The institutional expression of Catholicism, as crafted under the last three popes--I include Paul VI as it was two of his decisions which really started the reverse swing-- has been purposely limited in a well thought out and executed campaign, in favor of a wholly external form of Catholic identity. It's all about command and control from above with obedience the highest form of Catholic expression. This is the signature spiritual charism of all the new lay movements like Opus Dei, the Neocats, and the Legionairies. The implied definition of God in this view is the Old Testament Patriarchal God of retribution and conformity, and not the New Covenant Jesus of love and compassion. The signature psychological trait is to conform one's self and conscience to an external source of authority. Jesus called for the exact opposite. He called for finding the God with in us as our source of authority.
This particular form of Catholic identity is passive and receptive on the part of the laity. The highest form of theology is apologetics. Spirituality for the laity centers on various forms of ritual piety and Marian expression while mysticism is the purview of monastics. There is no room for prophets because there is nothing left to reveal. It is static and priest centered. Some would say priest ridden. It works well for a specific segment of the population or for the initial steps on a spiritual path. It fails for everyone else, but especially for those who are past the initial steps of the spiritual path. It places a particular notion of sexual morality ahead of social justice. It encourages scapegoating and the ostracizing and expulsion of certain sinners from the conformist community. It's leadership responds to the most rigid of it's flock and it acts from fear and in secrecy. It is a 'self' centered church in which saving one's personal soul is the end game. Jesus taught our job was to lose our 'self' to find life. It is not surprising that this church is well on the path to remnant status in the West and as the educational levels continue to rise in the South the same shrinking will occur there as well.
Many conservatives are pointing to the growth of this current Church amongst youth. To some extent this is true, but it's also true that youth grow up and that's the problem with this current church. It is not a church for mature thinking adults--well, unless that adult has developed a prodigious capacity to compartmentalize incongruity and logical inconsistency. Or stops thinking about their faith at Confirmation.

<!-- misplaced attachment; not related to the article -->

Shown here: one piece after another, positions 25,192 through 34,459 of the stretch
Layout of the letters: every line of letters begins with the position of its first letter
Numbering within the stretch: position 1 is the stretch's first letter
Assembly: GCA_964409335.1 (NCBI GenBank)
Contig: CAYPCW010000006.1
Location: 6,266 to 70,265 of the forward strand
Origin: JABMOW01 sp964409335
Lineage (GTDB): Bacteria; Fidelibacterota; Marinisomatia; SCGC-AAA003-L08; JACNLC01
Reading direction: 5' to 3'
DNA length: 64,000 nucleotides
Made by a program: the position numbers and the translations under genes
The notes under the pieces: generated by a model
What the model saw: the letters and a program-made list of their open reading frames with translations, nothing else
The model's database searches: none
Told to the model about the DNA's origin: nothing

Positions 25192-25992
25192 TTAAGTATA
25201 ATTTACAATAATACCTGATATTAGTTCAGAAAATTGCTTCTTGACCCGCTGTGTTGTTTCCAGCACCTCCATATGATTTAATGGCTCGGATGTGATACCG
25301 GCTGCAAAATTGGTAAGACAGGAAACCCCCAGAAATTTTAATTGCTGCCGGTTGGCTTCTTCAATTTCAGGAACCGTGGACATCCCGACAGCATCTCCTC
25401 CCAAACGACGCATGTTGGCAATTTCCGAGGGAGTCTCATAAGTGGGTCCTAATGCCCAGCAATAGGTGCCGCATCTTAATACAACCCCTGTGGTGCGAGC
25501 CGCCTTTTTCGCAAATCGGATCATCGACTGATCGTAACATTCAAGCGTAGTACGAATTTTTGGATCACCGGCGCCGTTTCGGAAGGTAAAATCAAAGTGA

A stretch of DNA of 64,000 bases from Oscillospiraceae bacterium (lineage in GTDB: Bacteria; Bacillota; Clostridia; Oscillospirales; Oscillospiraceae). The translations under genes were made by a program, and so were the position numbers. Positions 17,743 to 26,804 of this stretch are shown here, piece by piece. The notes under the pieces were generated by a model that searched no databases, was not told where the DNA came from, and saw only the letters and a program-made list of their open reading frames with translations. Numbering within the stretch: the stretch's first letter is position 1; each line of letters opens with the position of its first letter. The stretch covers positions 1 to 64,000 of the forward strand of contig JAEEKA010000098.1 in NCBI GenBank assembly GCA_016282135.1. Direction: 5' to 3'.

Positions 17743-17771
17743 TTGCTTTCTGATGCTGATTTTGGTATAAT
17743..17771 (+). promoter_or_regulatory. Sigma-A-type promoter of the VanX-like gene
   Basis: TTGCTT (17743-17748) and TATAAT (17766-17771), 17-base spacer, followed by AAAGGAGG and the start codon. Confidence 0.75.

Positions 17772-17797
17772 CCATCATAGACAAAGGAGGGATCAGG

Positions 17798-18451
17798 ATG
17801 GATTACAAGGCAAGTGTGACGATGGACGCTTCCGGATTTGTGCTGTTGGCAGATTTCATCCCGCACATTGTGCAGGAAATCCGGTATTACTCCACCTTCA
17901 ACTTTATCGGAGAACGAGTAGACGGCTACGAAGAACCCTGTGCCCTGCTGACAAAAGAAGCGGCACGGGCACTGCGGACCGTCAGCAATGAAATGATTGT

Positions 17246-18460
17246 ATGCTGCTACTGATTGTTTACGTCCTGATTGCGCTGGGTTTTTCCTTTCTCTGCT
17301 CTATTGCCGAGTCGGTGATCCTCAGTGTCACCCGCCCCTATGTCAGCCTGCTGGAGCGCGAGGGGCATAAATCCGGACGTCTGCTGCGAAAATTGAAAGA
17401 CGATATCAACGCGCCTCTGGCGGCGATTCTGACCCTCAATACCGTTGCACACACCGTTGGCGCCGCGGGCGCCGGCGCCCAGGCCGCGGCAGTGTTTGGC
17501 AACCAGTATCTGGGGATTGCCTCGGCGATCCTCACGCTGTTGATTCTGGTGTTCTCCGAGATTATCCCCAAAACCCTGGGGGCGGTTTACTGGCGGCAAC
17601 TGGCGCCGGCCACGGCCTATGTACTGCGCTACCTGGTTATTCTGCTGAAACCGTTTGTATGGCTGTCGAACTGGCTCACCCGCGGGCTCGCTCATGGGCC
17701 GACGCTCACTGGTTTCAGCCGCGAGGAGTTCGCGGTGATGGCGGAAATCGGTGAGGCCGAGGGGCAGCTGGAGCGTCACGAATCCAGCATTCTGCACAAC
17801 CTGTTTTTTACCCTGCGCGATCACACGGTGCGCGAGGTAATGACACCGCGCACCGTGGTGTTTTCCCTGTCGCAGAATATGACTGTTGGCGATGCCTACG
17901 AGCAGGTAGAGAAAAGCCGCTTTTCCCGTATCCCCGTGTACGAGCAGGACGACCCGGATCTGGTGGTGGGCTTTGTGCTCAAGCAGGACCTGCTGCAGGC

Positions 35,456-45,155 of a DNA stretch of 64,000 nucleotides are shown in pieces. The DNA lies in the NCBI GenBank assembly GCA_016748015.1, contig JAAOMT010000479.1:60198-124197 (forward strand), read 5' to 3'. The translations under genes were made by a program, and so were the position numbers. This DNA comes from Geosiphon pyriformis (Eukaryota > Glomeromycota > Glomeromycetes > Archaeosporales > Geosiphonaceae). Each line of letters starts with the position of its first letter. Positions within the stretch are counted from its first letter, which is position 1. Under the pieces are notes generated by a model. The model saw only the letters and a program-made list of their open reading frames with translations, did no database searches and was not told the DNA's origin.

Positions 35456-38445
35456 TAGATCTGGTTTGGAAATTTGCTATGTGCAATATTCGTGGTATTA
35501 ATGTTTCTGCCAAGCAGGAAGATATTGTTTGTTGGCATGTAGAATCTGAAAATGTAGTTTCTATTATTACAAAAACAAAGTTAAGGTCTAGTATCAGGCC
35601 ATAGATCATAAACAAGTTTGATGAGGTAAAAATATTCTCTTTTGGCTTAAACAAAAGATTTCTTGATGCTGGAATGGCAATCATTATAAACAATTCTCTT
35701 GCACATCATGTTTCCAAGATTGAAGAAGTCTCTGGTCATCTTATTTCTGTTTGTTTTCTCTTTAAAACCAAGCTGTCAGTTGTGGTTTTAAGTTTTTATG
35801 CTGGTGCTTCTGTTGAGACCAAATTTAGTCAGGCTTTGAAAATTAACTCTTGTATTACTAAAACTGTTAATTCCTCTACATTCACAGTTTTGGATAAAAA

Vatican II started down a path that was going to take some time to bring to fruition. It opened up a conceptual thinking about the Church, and the lay relationship to the Church, for which neither the the laity nor the clergy had any intellectual preparation. Given this, it's not surprising a certain amount of chaos ensued. It was a chaotic time all the way around. But the vision Vatican II described was awesome and rife with the potential to launch Catholics into a brave new world---kind of like the first time a teenager gets the keys to his own car. Unfortunately for Catholicism, the keepers of Peter's keys couldn't take the anxiety and took the keys back. Trouble is, when you get used to driving a car, riding passively on a bench seat in the great big bus is no longer going to suffice. You can't go back. There's just not enough freedom to grow. Where Vatican II Catholics wind up from here on out will be up to them as individuals because the Church no longer has any room for them collectively. One thing I know, the solutions will be creative with probably a few wrecks along the way, but such is life itself and that's what makes it all worth living.